Needs Assessment: What needs will the volunteer program address?
Formal and informal input from community members, paid staff, and clients will help focus the talents of volunteers where they can be of most assistance. Input from paid staff will also help allay any concerns they may have about effectively working with the volunteer program to meet unmet needs. Obtaining input from the people being served at this initial stage helps to build investment and support for your volunteer program.
Goals and Objectives: What will be the impact of the volunteer program?
Defining measurable goals and objectives gives your volunteers a clear picture of what needs to be accomplished and provides the agency with a way to evaluate the program. Measurable goals incorporate what will be accomplished, by whom, how often, and to what extent.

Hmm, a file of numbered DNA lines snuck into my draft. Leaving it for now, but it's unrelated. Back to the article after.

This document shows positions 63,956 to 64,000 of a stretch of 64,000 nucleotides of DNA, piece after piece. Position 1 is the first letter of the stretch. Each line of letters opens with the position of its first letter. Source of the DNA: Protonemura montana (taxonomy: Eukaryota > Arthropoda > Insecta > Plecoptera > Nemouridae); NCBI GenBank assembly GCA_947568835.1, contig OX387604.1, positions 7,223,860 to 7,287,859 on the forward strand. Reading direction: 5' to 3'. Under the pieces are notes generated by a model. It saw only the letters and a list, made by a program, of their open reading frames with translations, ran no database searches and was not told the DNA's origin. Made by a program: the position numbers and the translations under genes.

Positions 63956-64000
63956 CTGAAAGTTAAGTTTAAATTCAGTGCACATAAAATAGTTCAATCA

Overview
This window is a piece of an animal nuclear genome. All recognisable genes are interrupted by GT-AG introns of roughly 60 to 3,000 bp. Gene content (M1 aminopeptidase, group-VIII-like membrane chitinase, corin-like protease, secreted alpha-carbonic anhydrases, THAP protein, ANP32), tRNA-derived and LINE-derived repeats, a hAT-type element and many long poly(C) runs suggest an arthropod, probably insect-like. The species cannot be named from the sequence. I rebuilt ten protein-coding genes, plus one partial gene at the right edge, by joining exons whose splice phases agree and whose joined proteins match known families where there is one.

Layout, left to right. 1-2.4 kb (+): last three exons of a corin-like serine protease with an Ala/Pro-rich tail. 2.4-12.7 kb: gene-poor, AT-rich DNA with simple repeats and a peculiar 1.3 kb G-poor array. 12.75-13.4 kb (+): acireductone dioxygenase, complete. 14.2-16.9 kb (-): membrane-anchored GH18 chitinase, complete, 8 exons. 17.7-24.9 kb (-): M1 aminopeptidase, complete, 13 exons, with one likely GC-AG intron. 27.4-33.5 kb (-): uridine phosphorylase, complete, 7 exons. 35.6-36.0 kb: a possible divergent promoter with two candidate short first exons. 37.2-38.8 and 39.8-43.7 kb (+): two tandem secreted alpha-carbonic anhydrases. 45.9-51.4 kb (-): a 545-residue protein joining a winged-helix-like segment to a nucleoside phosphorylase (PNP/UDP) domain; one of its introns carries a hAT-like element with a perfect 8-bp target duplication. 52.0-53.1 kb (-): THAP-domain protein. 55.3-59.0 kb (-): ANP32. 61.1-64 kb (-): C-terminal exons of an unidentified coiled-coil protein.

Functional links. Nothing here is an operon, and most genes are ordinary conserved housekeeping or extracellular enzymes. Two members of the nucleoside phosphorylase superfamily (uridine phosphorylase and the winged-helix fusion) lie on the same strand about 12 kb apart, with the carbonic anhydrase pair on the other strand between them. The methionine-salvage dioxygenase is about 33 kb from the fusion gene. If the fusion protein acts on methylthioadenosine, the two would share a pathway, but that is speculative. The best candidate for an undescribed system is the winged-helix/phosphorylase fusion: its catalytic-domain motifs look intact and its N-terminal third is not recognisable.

Budget: What is the budget for the volunteer program?
“Volunteer” does not mean “free.” Be sure to determine the financial, in-kind, and human resource support necessary to develop and sustain the volunteer program. A good starting point for a volunteer program budget would be a line item for each of the sections of this publication. For example, include in the budget expenses for developing policies and procedures, producing and disseminating recruitment materials, conducting background checks, obtaining training supplies, and hosting recognition events.
Building Investment Among Staff: How will you prepare paid staff to work with and manage volunteers?